A smaller SUV from US electric-car start-up Rivian – known for the R1T full-size pick-up – is due to be unveiled early next year ahead of showroom arrivals in 2026. Will it come to Australia?
US electric-car start-up Rivian is due to unveil its smallest and most affordable model yet early next year as a rival for the world’s best-selling electric vehicle, the Tesla Model Y SUV.
And if the ‘R2S’ is built in right-hand drive, it may be the vehicle used to launch the Rivian electric-car brand in Australia.
The new R2S SUV due 2026 will be a follow-up to Rivian’s first ‘R1’ family of vehicles, comprised of the full-size R1S SUV and R1T pick-up – the latter between a Ford Ranger and Ford F-150 in exterior dimensions.
Rivian’s next model is set to be a rival to the Tesla Model Y mid-size SUV which, according to data analyst firm JATO Dynamics, was the world’s best-selling vehicle in the first three months of this year, irrespective of propulsion type.
The R2 vehicle family is expected to launch as the R2S mid-size electric SUV; it is unclear if a smaller R2T ute, or another vehicle body style is planned.
It is due to be unveiled in early 2024, Rivian chief financial officer Claire McDonough told a seminar at the Deutsche Bank’s Global Auto Industry Conference – ahead of a start of production in 2026 at a new factory in Georgia, USA.
Rivian is yet to finalise plans to sell vehicles in Australia, and the R1S and R1T are currently sold only in left-hand-drive markets.
However the company has previously said it intends to sell its vehicles in Australia, and later that it “can’t wait to meet our Australian customers.”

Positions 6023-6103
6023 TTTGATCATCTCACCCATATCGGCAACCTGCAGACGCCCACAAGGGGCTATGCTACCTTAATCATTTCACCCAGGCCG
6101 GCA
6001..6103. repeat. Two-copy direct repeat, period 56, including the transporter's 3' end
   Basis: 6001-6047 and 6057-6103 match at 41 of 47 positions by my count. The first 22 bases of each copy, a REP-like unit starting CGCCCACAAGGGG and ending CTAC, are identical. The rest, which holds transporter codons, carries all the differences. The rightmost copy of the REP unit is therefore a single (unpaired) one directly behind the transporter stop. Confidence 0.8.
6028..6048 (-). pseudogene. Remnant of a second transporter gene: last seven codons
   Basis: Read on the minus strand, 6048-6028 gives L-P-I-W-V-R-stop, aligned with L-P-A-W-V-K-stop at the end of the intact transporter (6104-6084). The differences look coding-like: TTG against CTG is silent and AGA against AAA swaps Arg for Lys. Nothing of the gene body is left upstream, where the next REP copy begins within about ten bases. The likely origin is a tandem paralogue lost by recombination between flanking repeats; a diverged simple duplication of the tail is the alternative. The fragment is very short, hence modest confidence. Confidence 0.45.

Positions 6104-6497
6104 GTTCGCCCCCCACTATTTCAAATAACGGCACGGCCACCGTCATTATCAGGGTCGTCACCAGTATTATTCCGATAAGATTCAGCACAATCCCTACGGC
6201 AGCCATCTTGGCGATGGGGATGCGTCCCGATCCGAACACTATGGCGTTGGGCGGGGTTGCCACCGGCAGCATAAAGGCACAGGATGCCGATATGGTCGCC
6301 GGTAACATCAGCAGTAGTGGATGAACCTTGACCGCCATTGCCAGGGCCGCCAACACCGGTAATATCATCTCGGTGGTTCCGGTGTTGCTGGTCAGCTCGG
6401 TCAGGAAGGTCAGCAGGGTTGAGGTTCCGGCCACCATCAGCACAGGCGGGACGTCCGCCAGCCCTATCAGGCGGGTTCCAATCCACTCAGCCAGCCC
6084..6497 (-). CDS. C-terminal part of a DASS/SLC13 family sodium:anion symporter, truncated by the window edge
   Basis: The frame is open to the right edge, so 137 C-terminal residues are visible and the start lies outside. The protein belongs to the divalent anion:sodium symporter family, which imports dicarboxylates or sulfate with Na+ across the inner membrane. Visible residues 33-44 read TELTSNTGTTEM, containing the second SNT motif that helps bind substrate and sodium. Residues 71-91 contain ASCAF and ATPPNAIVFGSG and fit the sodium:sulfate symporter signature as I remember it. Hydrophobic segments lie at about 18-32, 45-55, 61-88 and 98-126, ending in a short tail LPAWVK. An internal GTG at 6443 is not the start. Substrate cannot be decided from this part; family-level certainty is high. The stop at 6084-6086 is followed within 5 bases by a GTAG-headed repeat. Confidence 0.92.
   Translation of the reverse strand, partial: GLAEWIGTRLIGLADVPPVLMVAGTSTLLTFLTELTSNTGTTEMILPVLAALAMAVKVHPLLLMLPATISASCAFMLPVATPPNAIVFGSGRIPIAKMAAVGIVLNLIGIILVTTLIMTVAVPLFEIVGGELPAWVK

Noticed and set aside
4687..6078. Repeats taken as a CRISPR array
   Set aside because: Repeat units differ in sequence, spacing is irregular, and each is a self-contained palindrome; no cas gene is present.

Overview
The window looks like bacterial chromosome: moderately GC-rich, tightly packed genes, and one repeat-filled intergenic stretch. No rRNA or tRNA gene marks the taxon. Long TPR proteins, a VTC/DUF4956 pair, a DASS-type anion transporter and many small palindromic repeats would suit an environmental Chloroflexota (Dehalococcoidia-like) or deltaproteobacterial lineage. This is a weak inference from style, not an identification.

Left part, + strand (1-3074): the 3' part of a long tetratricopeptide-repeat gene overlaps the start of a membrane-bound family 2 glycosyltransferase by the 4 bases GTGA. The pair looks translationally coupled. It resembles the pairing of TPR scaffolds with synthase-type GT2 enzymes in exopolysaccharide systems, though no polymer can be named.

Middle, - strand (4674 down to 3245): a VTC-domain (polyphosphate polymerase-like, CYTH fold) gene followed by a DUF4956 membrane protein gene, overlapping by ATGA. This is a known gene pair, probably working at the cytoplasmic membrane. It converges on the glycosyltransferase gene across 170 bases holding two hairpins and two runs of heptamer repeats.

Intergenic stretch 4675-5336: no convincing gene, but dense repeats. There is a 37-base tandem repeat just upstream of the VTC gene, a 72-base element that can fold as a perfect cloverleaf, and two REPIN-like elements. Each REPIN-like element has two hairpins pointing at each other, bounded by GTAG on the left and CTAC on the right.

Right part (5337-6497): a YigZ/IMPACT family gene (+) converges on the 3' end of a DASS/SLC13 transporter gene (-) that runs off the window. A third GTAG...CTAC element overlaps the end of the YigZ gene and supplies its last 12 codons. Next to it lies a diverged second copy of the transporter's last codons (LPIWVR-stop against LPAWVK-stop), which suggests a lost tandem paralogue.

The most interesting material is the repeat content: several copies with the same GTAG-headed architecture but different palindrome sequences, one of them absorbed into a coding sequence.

In a regulatory filing published in late 2021, Rivian said: “we intend to enter Western European markets in the near term, followed by entry into major Asia-Pacific markets.” Australia is a key country in the Asia-Pacific region.
If the R1S and R1T have not been engineered with right-hand-drive in mind, the R2S could be used as the launch vehicle, as it will be produced in a ground-up new factory that can be easily configured to place the steering wheel on either side of the car.
Teaser images published by Rivian show the R2S will retain the boxy shape of today’s full-size R1S, but it is notably smaller in length, width, overall height, and bonnet height.
Ms McDonough told the previously-mentioned conference the R2S would be priced from approximately $US40,000 ($AU60,000) to $US60,000 ($AU90,000).
The Tesla Model Y is priced from $US47,740 to $US54,490 ($AU71,000 to $AU81,000) in the US, while the long-range Hyundai Ioniq 5 is priced from $US45,500 to $US52,600 ($AU67,700 to $AU78,300).
In Australia the Tesla Model Y is priced from $69,300 to $95,300 plus on-road costs and Luxury Car Tax, while the Hyundai Ioniq 5 is priced from $72,000 to $85,000 plus on-road costs (but including Luxury Car Tax).
The factory planned to produce the R2 will be capable of building up to 200,000 examples per year in 2026, Ms McDonough has previously said – before expanding up to 400,000 in later years.
In comparison, Rivian says it is aiming to produce 85,000 examples of the R1S and R1T combined in 2024.
Rivian executives have said the R2 model (or models) will retain the off-road capability and “adventure theme” of the R1 twins, but with fewer features and smaller bodies.
Performance details are yet to be confirmed, however the R2S may drop the R1S and R1T’s option of quad-motor all-wheel drive in favour of a less complex and cheaper dual-motor set-up.